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When Exporting PMAs to Europe, Be Sure to Use the Right Words on Your 8130-3 Tag

Do your export 8130-3 tags have the right language on them?  If they don’t then you run the risk that they may be rejected in Europe.

The Bilateral Aviation Safety Agreement (BASA) between the United States and the European Union specifies that the documentation that accompanies a PMA part bound for the European Union must include specific language in order to be acceptable to the European Union’s airworthiness authority, EASA.

Critical Parts Language on the 8130-3 Tag

The BASA Technical Implementation Procedures (TIP) direct that PMA parts being exported from the United States to the European Union bear appropriate language in block 12 (the remarks block) of the export 8130-3 tag. In order to meet this requirement properly, the export 8130-3 tag must identify the part as falling into one of these three categories (by using the authorized language):

1. For a PMA part which is not a critical component, the remarks block of the 8130-3 should state:

“This PMA part is not a critical component.”

But if the PMA part is a critical component, then there are two options for the language in the remarks block.

2. In the first option for critical components, if the PMA holder also holds an EASA STC design approval which incorporates the PMA part into an EASA certified or validated product, then the language should say:

“Produced by the holder of the EASA STC number [INSERT THE FULL REFERENCE OF THE EASA STC INCORPORATING THE PMA].”

3. In the second option, if the PMA holder holds a licensing agreement from the TC or STC holder (giving the PMA holder the rights to use the TC/STC design for the PMA parts), then the following statement should be written in the remarks block:

“Produced under licensing agreement from the holder of [INSERT TC or STC NUMBER].”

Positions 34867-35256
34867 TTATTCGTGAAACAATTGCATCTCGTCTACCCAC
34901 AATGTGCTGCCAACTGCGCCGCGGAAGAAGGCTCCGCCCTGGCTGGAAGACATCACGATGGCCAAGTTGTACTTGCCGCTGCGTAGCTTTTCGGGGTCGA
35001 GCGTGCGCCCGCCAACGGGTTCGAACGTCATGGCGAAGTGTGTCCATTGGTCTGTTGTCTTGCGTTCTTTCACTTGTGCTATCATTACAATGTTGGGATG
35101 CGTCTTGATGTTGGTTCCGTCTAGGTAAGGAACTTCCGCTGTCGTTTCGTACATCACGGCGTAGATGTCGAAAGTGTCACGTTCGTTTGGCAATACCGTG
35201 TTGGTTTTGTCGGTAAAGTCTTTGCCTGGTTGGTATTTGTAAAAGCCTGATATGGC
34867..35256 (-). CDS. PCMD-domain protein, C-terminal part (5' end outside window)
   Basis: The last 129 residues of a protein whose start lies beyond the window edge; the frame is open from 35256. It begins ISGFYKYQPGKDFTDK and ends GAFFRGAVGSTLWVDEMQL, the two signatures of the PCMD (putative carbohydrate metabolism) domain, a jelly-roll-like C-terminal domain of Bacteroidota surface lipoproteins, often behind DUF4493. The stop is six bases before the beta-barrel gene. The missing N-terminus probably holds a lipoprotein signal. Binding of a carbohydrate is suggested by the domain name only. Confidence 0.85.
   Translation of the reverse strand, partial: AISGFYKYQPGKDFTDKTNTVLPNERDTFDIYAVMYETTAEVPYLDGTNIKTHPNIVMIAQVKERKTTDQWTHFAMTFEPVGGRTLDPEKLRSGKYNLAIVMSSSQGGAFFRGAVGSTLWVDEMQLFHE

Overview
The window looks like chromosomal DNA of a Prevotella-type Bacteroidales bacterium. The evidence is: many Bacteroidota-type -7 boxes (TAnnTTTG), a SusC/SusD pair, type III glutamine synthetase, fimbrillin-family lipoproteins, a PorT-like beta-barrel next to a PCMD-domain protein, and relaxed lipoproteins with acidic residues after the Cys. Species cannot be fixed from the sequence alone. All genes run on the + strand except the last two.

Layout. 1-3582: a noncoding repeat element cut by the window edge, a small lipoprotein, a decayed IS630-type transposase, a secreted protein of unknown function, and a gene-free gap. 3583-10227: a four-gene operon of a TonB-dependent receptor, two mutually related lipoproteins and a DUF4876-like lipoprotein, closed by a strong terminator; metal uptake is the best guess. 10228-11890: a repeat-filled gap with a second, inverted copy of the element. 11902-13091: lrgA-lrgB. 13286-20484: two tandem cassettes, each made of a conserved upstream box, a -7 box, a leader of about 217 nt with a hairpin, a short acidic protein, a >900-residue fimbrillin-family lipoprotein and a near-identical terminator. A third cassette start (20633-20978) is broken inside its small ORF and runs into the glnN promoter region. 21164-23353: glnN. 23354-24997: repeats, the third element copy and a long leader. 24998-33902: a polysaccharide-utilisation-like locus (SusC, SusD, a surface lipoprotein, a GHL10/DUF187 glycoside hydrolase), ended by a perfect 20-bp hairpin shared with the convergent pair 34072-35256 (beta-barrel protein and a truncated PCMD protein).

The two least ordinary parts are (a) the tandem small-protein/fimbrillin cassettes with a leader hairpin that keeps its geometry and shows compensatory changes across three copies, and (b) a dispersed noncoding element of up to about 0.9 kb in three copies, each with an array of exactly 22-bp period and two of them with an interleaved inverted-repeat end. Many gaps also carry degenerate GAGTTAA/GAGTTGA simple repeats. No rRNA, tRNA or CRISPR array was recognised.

These options 2 and 3 are the only two options for exporting FAA-PMA critical components from the US to the EU.

Critical Components and the EU Bilateral

The PMA “criticality statement” is something that is requested under the technical implementation procedures (TIPs) that accompany the US-EU bilateral aviation safety agreement (BASA).

Under the US-EU TIP, a “Critical Component” is defined as:

“a part identified as critical by the design approval holder during the product type validation process, or otherwise by the exporting authority. Typically, such components include parts for which a replacement time, inspection interval, or related procedure is specified in the Airworthiness Limitations section or certification maintenance requirements of the manufacturer’s maintenance manual or Instructions for Continued Airworthiness.”

The determination of whether a PMA part is critical is made by the design approval holder (the FAA-PMA holder) and confirmed as part of the FAA approval. Section 4.4(c) of Order 8130.21H states that “The determination of a PMA article’s criticality, as required to be entered in Block 12 when exported, can only be determined by the actual design approval holder (that is, the FAA-PMA holder).” This is important language because certain parties (foreign governments and competitors) have attempted to gainsay the FAA-approved “critical part” decisions of the FAA-PMA holders.

we have heard of DARs who thought that this language meant that only the PMA holder could obtain the export 8130-3 tag.  This is not so.  This language is not meant to prevent a designee issuing an export 8130-3 tag from making a PMA “criticality statement” on the 8130-3 tag that is consistent with the determination of the design approval holder.  Thus, any designee issuing an export 8130-3 tag for any FAA-PMA part may rely on the (PMA) design approval holder’s determination as to whether the PMA part is a critical component.

This critical parts language generally does not appear to apply to most bilateral airworthiness agreements – it is a special nuance of the US-EU Agreement.  Adding the “criticality” language does not hurt the 8130-3 tag (and may be useful if the end-user is not yet known), but the criticality language generally remains unnecessary unless  the part is destined for Europe.

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